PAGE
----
Monday, September 5, 2011

Aonghus: Part 1

He was a love child of Dagda and Boann, and carried on the tradition and became a love god, learning to play the harp and lulling the ladies with his smoochy lyrics. He seems to be the Celtic equivalent of Cupid.
To keep his reputation as a Romantic Rascal, Aonghus ran off with his step brother Midir's wife, Etain.
It is said that four doves were often seen circling Aonghus's head. These are thought to be the symbols used for kissesat the end of love letters. In one version Midir is Aonghus''s foster-father.
One tale says Aonghus tricks his father, Dagda, out of his home, the Brú na Bóinne. Aonghus arrived after Dagda had divided some of his land among his children and there was nothing left for Aonghus, so he asked his father if he could live in the Brú for a day and a nght, and Dagda agreed. But in Irish has no indefinite article, so "a day and a night" is the same as "day and night," which covers all time.
According to the Death tales of the Tuatha de Danaan, Aonghus killes his step father, Elcmar, for killinf Midir. Aonghus is also said to have killed the poet of Lugh Lamfada for lying about his brother Ogma an Cermait. The poet claimed that Ogma was having an affair with one of Lugh's wives.

To Be Continued...

Sunday, September 4, 2011

The Hard Servant: Part 3

Conan leaped onto the horses' back and struck his heels hard into its sides, but with all that, the horse would not move.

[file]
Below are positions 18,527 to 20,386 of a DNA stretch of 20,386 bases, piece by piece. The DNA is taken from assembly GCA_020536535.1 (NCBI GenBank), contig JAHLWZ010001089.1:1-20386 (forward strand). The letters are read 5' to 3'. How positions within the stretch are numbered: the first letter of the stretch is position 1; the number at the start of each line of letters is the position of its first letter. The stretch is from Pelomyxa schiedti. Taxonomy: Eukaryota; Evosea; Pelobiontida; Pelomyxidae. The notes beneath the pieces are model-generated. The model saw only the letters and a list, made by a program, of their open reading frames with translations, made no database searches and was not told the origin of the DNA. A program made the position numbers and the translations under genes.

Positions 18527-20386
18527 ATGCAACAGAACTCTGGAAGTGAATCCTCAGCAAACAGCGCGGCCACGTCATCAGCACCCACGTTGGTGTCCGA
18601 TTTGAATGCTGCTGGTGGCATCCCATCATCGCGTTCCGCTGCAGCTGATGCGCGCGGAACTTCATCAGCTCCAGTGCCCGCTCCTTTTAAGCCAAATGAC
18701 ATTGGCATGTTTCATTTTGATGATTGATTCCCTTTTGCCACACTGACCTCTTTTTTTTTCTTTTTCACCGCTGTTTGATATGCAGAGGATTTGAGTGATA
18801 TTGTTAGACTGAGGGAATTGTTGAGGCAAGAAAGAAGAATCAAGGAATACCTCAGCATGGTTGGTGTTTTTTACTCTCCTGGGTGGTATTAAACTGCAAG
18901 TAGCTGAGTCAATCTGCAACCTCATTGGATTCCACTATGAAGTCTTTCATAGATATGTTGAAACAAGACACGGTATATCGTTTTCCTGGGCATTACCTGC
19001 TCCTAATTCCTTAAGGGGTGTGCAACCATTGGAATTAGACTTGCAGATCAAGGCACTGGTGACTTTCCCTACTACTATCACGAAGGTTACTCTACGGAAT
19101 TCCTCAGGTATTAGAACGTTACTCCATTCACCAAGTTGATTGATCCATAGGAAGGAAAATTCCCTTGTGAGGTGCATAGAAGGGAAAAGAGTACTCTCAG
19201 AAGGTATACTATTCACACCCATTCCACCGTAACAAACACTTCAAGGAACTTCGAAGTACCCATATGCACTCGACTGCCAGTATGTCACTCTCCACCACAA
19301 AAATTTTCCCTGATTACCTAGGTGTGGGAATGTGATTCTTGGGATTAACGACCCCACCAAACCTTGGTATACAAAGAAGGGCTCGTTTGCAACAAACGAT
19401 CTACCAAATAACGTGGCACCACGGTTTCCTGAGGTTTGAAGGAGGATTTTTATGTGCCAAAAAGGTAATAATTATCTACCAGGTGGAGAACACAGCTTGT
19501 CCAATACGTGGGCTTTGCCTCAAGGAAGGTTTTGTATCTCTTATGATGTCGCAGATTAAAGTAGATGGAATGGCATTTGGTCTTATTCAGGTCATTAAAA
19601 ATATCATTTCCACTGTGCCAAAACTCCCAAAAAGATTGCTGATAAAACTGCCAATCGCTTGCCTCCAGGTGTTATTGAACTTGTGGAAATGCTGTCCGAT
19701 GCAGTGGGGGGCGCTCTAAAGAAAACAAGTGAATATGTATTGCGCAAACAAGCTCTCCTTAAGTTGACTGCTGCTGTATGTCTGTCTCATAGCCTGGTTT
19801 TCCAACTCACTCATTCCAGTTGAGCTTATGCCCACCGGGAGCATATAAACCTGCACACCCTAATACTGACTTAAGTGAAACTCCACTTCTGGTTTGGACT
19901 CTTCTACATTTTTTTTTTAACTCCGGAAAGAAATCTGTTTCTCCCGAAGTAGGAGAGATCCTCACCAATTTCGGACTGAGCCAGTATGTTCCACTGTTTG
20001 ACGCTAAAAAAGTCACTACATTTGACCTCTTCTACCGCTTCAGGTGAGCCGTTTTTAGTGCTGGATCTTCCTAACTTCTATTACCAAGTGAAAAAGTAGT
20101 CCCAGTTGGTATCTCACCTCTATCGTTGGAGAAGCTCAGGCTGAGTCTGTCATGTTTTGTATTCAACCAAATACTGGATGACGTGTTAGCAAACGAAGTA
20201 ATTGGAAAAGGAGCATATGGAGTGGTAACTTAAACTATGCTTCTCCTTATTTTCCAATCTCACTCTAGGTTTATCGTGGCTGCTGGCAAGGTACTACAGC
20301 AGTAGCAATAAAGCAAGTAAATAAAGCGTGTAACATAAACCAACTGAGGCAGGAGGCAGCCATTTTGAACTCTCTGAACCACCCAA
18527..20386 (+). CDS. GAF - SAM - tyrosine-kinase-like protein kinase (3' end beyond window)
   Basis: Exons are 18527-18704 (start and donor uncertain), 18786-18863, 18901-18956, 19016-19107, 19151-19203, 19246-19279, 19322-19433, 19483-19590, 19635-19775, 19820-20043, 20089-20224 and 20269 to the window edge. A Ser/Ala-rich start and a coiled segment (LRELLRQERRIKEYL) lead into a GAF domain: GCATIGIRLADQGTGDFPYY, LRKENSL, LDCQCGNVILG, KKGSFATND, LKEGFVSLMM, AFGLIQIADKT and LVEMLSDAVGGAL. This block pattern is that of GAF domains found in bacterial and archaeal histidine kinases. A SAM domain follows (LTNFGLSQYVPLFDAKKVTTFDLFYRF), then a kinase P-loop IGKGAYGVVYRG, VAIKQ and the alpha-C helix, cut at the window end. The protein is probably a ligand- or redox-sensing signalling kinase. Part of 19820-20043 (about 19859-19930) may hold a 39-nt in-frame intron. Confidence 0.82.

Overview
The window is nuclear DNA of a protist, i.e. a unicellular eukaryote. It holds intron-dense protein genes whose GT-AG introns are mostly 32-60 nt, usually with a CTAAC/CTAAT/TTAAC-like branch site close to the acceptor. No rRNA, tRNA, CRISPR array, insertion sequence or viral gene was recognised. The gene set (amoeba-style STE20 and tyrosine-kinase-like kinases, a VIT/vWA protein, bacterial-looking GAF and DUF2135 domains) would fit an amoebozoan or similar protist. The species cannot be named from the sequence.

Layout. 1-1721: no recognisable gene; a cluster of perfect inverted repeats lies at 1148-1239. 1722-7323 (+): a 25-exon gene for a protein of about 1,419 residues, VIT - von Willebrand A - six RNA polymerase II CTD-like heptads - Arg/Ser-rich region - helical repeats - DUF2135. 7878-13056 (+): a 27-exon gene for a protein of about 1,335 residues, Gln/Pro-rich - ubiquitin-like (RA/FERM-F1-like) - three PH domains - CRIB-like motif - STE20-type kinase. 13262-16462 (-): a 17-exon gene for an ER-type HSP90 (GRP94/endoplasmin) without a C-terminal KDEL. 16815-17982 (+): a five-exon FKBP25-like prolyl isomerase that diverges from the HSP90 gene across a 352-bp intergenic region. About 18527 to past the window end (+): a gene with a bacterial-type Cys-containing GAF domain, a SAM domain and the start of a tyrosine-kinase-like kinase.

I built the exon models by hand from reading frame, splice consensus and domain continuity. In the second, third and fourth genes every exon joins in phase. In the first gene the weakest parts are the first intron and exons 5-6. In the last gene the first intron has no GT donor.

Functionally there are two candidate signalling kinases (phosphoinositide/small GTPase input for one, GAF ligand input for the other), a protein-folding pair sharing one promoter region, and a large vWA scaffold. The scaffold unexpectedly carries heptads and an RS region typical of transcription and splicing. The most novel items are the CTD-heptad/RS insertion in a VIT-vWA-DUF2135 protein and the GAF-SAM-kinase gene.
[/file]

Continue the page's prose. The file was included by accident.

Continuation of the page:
"I know what the problem is," said Finn after a few failed atempts. "He will not budge until he has the weight of his master on him."
Following Finn's orders, thirteen men of the Fianna got up behind Conan.
"I think you are mocking my horse and me," called the big man, "and it would be a pity for me to spent a year with you, after all the humbugging I saw in you today, Finn. And I know now that all the things I heard about you are lies and there is no cause for the great name you have throughout the world. I'm leaving now."
With that He headed off at the same slow pace that he arrived, until he was out of the Fianna's sight. Then he ran with the swiftness of a deer. When the horse saw his master leaving him, he took off after him at full gallop, even with his heavy load. Finn and the Fianna saw the thirteen men and Conan being carried away and followed, shouting and mocking them.
Conan soon realized that he could not get off the horse, yelled to them not to let him be carried away by the big man they knew nothing of. He cursed and reproached them.
"A cloud of death over water on you, Finn," he said, "and that some son of a slave or robber of the bad blood may take your life, unless you follow us and bring us back to Ireland from whatever place the big man might take us."
Finn and the Fianna rose up and followed the Gilla Decair over every bald hill, through every valley and every river. The big man was up on the horse with Conan and the thirteen men and he turned the horse's head toward the deep sea.
Liagan Luath of Luachar took hold of the horse's tail with both his hands, thinking of draging it back by the hair on it; but the horse gave a great tug, and away with him over the sea, and Liagan along with them holding on to the horses' tail.

Even if Finn had not been under bonds to bring back the fourteen men who had been taken from him, it would have caused him great worry until they had been brought back.
"What should we do now?" Oisin asked Finn.
"What can we do, but follow our people to whatever place the big man has taken them to and bring them back to Ireland."
"How are we to do that with no boat?"
" The de Danaan left a gift to the children of the Gael," said Finn. "Whoever wanted to leave Ireland had but to go to Beinn  Edair, and they would find a ship that could carry them all.

To Be Continued...